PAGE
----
My colleague at Penn State, Dr. Asher Rosinger, publishes quite a bit on bottled water. When people don’t trust their tap water, they’ll buy bottled water. This puts undue financial stress on people. In Flint, Michigan, a lot of people were forced to buy bottled water because of their unsafe municipal water. Even when they were given filters, they continued to buy bottled water, and rightfully so, because they just didn’t trust the water. I would argue that it’s not just about having water, but it’s about having water that you trust. Water that smells OK, that tastes OK – water you think is safe. 

What kinds of pandemic-related conversations took place in your class this spring? 

In the past, in my Introduction to Cultural Anthropology class, I’ve had my students draw a community map of the key resources they need to succeed. They would draw maps that had the library, their dorm, or their church – places that they feel are resources. This time, I asked them to draw their new normal – what it was like for them to experience lockdown and how has this shifted. I’m hoping to analyze these maps and work with some of my students to publish a paper. 

It’s really important to see how the quarantine has impacted students. So many of my students were talking about feeling untethered. They lost the structure of the day and were challenged to put meaning back into their day. They talked about the importance of getting up, going to campus, and doing these activities that they are no longer able to do. They explained feeling anxious and depressed; they had so much unstructured time, that for many of them, it made it difficult to do anything. Others faced the stress of working during a pandemic or the stress of losing a job. 

From a broader anthropological perspective, how do you think the pandemic will impact human interaction and relationships long term?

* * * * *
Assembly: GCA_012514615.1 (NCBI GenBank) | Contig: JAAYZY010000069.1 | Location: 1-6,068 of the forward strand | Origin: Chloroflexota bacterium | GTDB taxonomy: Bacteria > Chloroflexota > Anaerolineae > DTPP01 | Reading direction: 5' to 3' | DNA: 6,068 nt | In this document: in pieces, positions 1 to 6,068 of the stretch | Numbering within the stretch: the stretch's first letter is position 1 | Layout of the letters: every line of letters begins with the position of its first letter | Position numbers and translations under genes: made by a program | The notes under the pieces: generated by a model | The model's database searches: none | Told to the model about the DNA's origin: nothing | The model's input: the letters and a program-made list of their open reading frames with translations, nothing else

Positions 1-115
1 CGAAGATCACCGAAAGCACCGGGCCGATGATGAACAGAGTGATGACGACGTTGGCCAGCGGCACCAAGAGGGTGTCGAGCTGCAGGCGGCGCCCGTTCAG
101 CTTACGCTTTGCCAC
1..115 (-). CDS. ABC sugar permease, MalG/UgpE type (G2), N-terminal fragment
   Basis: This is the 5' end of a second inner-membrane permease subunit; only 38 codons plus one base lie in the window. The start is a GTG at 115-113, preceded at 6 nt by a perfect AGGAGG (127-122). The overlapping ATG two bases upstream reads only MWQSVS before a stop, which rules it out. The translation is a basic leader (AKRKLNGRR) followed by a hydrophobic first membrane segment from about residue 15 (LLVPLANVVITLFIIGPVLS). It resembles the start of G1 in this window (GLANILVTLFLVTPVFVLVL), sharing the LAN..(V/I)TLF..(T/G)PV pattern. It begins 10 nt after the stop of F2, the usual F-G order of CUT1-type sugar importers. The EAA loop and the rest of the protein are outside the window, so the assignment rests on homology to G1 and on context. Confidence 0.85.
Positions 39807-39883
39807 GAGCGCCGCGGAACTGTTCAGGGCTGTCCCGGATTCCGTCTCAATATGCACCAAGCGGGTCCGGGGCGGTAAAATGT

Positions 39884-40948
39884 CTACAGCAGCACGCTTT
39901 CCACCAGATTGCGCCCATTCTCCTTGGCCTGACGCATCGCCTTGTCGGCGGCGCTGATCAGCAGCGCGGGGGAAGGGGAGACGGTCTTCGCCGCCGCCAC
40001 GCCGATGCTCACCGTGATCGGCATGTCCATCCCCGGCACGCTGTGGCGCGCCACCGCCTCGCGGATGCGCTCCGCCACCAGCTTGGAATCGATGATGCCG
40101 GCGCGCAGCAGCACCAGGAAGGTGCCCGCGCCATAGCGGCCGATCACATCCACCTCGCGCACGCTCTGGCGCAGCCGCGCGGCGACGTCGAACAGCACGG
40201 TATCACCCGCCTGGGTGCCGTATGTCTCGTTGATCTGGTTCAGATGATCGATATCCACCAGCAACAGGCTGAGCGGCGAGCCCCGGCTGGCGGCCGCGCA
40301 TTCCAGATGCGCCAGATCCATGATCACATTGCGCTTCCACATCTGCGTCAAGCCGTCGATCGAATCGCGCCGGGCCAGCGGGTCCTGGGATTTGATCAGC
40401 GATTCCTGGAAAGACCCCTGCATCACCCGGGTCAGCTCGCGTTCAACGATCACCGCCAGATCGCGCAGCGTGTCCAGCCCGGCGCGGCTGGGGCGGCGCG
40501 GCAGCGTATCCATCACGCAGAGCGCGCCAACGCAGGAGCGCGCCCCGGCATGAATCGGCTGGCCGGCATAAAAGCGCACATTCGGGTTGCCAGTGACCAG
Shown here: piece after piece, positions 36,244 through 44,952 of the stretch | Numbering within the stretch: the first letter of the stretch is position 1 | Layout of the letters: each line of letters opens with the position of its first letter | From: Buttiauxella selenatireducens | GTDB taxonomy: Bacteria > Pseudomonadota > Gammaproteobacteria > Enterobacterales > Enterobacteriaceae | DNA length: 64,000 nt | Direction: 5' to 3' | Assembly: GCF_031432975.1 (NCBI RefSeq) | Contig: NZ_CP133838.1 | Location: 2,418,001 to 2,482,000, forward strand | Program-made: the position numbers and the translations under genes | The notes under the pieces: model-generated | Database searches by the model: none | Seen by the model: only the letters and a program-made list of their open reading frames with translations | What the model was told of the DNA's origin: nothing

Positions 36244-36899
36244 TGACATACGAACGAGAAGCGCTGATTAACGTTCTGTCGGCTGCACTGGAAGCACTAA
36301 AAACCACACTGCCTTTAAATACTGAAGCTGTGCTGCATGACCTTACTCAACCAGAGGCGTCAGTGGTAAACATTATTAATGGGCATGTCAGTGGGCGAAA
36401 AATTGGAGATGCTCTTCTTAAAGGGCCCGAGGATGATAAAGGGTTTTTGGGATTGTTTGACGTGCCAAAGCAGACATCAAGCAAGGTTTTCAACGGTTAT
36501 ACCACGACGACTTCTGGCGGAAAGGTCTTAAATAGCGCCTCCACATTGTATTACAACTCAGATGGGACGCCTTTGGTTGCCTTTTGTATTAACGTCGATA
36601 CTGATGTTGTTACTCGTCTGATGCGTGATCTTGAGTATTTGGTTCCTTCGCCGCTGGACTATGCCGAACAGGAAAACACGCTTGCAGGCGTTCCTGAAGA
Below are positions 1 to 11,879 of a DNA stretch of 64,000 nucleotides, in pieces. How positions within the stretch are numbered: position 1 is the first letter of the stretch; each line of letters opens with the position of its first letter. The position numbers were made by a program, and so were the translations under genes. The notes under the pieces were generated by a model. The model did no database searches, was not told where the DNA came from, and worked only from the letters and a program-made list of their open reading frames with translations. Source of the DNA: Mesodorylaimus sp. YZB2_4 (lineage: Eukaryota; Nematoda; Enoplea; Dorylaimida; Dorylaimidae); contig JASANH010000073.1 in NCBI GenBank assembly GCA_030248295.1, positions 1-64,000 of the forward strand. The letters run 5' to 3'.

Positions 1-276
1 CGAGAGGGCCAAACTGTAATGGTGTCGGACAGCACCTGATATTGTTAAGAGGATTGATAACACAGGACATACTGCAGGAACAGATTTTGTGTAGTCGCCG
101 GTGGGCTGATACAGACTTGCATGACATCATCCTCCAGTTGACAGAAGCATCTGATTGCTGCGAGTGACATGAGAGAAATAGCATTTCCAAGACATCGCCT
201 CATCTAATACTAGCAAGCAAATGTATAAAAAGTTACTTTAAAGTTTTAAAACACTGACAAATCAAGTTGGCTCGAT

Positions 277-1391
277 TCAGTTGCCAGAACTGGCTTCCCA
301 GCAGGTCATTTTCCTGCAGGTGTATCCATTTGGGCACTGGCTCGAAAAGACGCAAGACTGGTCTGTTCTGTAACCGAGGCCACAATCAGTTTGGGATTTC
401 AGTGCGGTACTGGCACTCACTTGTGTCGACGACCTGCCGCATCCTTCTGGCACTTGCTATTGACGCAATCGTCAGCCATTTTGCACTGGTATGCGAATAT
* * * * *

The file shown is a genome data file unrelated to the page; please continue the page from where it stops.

We will be permanently changed by this. I can liken it to 9/11 – it fundamentally shaped our understanding of terrorism and safety and the experience of flying. There’s no way this can’t permanently change something. For example, if I’m in the grocery store now and people get too close, I’m hyper-aware of it in a way I never was before. 

It will be fascinating to see how people use virtual connectivity moving forward. At first, I was very excited to use Zoom. I needed that human connection, but it didn’t substitute very well. And then I found myself getting Zoomed out – it was actually more exhausting. I prefer to talk to people on the phone now. I found that really interesting, and it happened very quickly. From a public health perspective it can be very frustrating to see people not follow the stay-at-home orders, but from a human perspective, it makes a lot of sense. 

Will we have a long-term shift with regard to masks? Will people be wearing masks every flu season? In multiple cultures throughout the world, mask wearing is normal. We are not a mask-wearing culture, and now we’re seeing the cultural politics surrounding masks. It will be interesting to see how things evolve. 

Hopefully there will be long-term conversations about improved safety nets. I think most public health workers would say that we need that. In the U.S., there are such structural inequalities and health disparities already, and we have to remedy that. We see the Black Lives Matter movement happening at the same time as the pandemic, and these aren’t separate events. I think this is a time to sit and think seriously about the structural changes we need to make long term. How can we reduce disparities? How can we put better safety nets in place?

Interview by Alyssa Bedrosian, University Communications
Photography by Jiyoung Park, University Communications